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In geometry, a tetrahedron, also known as a triangular pyramid, is a polyhedron composed of four triangular faces, six straight edges, and four vertex corners. The tetrahedron is the simplest of all the ordinary convex polyhedra, the tetrahedron is the three-dimensional case of the more general concept of a Euclidean simplex. The tetrahedron is one kind of pyramid, which is a polyhedron with a polygon base. In the case of a tetrahedron the base is a triangle, like all convex polyhedra, a tetrahedron can be folded from a single sheet of paper. For any tetrahedron there exists a sphere on which all four vertices lie, a regular tetrahedron is one in which all four faces are equilateral triangles. It is one of the five regular Platonic solids, which have known since antiquity. In a regular tetrahedron, not only are all its faces the same size and shape, regular tetrahedra alone do not tessellate, but if alternated with regular octahedra they form the alternated cubic honeycomb, which is a tessellation. The regular tetrahedron is self-dual, which means that its dual is another regular tetrahedron, the compound figure comprising two such dual tetrahedra form a stellated octahedron or stella octangula. This form has Coxeter diagram and Schläfli symbol h, the tetrahedron in this case has edge length 2√2. Inverting these coordinates generates the dual tetrahedron, and the together form the stellated octahedron. In other words, if C is the centroid of the base and this follows from the fact that the medians of a triangle intersect at its centroid, and this point divides each of them in two segments, one of which is twice as long as the other. The vertices of a cube can be grouped into two groups of four, each forming a regular tetrahedron, the symmetries of a regular tetrahedron correspond to half of those of a cube, those that map the tetrahedra to themselves, and not to each other. The tetrahedron is the only Platonic solid that is not mapped to itself by point inversion, the regular tetrahedron has 24 isometries, forming the symmetry group Td, isomorphic to the symmetric group, S4. The first corresponds to the A2 Coxeter plane, the two skew perpendicular opposite edges of a regular tetrahedron define a set of parallel planes. When one of these intersects the tetrahedron the resulting cross section is a rectangle. When the intersecting plane is one of the edges the rectangle is long. When halfway between the two edges the intersection is a square, the aspect ratio of the rectangle reverses as you pass this halfway point. For the midpoint square intersection the resulting boundary line traverses every face of the tetrahedron similarly, if the tetrahedron is bisected on this plane, both halves become wedges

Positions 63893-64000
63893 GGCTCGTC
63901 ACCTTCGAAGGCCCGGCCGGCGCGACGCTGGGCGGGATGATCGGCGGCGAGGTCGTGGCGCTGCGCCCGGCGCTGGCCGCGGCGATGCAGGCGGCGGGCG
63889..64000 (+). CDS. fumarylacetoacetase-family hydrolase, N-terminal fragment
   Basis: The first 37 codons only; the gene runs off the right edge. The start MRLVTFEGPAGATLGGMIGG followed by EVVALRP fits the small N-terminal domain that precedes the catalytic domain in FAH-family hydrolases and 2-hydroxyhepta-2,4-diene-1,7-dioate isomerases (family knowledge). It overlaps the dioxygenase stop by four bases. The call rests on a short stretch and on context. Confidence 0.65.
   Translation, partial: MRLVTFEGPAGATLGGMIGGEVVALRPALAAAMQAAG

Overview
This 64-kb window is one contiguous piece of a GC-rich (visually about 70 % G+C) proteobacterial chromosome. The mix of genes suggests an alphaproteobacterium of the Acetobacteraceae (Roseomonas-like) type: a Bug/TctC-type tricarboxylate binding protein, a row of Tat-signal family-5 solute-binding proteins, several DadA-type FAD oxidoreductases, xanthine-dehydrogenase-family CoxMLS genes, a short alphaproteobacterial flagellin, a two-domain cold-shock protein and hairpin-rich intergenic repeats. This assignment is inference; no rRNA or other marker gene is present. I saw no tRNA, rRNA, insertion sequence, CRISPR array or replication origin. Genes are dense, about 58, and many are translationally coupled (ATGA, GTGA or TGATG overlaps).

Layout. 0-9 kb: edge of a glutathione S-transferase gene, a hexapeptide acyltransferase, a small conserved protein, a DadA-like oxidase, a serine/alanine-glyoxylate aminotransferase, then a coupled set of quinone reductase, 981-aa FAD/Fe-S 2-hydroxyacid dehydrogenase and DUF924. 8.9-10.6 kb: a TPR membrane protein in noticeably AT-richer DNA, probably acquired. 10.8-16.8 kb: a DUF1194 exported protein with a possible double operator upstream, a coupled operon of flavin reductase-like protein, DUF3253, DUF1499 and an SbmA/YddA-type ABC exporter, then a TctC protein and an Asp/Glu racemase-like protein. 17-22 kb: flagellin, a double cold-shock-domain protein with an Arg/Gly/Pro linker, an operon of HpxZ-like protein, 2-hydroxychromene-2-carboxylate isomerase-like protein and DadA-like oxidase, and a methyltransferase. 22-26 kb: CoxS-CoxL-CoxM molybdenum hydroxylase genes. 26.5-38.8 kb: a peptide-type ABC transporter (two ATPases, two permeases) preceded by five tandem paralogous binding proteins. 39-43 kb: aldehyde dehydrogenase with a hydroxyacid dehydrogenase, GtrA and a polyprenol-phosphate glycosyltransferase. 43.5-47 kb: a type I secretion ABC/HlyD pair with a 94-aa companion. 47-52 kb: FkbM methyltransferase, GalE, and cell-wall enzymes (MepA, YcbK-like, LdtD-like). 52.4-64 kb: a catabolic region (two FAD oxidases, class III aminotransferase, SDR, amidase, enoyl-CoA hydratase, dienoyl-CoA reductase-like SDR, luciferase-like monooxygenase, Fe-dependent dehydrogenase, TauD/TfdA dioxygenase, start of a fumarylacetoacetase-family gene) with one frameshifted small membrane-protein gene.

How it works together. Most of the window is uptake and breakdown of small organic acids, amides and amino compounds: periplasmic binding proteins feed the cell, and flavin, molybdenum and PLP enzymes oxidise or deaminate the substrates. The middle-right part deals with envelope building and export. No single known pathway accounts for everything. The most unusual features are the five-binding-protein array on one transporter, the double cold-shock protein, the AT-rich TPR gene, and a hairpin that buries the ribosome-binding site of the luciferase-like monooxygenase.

59.
Regular octahedron